Global consulting firm Ernst & Young (EY), which had set up its first Neuro-Diverse Centre of Excellence (NCoE) five years ago in Philadelphia, is geared to launch a similar centre in the UK. The company believes that hiring more neurodiversity hiring would help usher in a new dimension in innovation and creativity within the technology space.
Today, there are six NCoEs in the US alone, while others are located in Canada, India, Poland and Spain. Plans are also underway to open similar centres in several other countries. Thelan is to hire individuals with conditions like autism, ADHD and dyslexia to work in emerging technologies like artificial intelligence, data analytics, automation, blockchain and cybersecurity.
As a means of furthering the company’s diversity and inclusion agenda, the centre aims to hire 150 individuals over the next three years. Talking about the reason behind this move, head of the upcoming centre Catriona Campbell said, “Harnessing the exponential power of neurodiversity will enhance the service we provide to our clients.”
She also shared the company’s experience with neurodiversity hiring in the US where they were found to score more than neurotypical people in terms of innovation. “The diversity of thought and creativity they brought was a differentiator,” Campbell said.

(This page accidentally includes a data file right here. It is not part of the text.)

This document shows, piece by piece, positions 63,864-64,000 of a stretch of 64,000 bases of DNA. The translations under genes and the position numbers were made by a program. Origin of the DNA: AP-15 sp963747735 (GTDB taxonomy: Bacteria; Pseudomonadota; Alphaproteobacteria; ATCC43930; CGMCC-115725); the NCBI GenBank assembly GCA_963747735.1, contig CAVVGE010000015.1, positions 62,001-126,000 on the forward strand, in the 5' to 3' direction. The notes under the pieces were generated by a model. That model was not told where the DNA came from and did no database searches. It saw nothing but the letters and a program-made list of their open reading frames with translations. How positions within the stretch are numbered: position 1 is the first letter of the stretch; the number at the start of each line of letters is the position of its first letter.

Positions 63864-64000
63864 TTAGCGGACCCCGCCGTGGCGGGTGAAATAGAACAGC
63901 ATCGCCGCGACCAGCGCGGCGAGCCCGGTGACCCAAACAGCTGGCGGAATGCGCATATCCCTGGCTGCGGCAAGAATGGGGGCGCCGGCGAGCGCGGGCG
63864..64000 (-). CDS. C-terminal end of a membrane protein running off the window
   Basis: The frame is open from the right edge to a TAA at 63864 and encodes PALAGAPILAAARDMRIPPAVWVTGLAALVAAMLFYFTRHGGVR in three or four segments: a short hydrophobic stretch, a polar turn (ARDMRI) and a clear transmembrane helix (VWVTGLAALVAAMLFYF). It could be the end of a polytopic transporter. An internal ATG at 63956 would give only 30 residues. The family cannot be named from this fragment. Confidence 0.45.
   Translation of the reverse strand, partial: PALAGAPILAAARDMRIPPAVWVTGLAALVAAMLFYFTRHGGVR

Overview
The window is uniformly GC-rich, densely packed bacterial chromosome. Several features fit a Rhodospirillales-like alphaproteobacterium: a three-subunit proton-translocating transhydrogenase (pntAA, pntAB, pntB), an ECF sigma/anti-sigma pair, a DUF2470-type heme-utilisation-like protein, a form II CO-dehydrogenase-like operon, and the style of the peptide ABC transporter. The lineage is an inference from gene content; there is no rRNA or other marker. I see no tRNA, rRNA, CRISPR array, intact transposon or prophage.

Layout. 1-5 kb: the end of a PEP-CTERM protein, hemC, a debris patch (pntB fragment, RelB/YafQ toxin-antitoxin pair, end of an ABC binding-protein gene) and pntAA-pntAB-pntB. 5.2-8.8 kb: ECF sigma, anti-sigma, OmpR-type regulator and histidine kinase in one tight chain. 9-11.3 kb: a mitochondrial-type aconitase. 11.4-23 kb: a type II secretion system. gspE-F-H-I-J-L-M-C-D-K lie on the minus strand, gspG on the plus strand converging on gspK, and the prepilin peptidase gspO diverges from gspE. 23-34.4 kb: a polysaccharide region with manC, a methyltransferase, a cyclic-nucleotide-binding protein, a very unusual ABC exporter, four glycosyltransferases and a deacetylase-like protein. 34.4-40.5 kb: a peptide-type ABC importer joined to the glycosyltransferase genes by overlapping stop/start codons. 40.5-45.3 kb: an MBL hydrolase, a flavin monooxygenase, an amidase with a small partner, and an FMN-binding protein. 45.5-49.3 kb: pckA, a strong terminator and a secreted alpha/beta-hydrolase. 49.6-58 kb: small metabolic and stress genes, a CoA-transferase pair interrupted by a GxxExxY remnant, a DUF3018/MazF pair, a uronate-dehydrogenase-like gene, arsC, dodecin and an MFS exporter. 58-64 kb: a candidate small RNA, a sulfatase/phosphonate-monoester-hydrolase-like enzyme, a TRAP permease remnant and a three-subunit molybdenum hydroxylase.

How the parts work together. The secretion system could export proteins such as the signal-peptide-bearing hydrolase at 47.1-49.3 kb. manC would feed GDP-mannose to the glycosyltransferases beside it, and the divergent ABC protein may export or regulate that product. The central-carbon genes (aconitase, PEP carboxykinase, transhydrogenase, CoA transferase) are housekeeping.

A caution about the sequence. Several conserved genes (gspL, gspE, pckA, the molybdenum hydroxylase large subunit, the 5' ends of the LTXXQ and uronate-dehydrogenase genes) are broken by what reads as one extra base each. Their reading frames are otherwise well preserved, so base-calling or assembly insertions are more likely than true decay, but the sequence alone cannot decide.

Neurodiversity hiring is on the rise across the globe. About this, EY’s Managing Partner for Client Service in the UK & Ireland Alison Kay said, “Just 22% of autistic adults are in any kind of employment in the UK, according to the Office for National Statistics (ONS). Yet, they are typically highly proficient in some of the ‘in-demand’ skills of right now, and in the future.”
For these hirings, many changes are to be brought into the hiring, training, and onboarding processes, like a performance-based interview instead of based on a personal interview, ensuring all processes are done in smaller groups and necessary orientation training to avoid stressing out the candidates.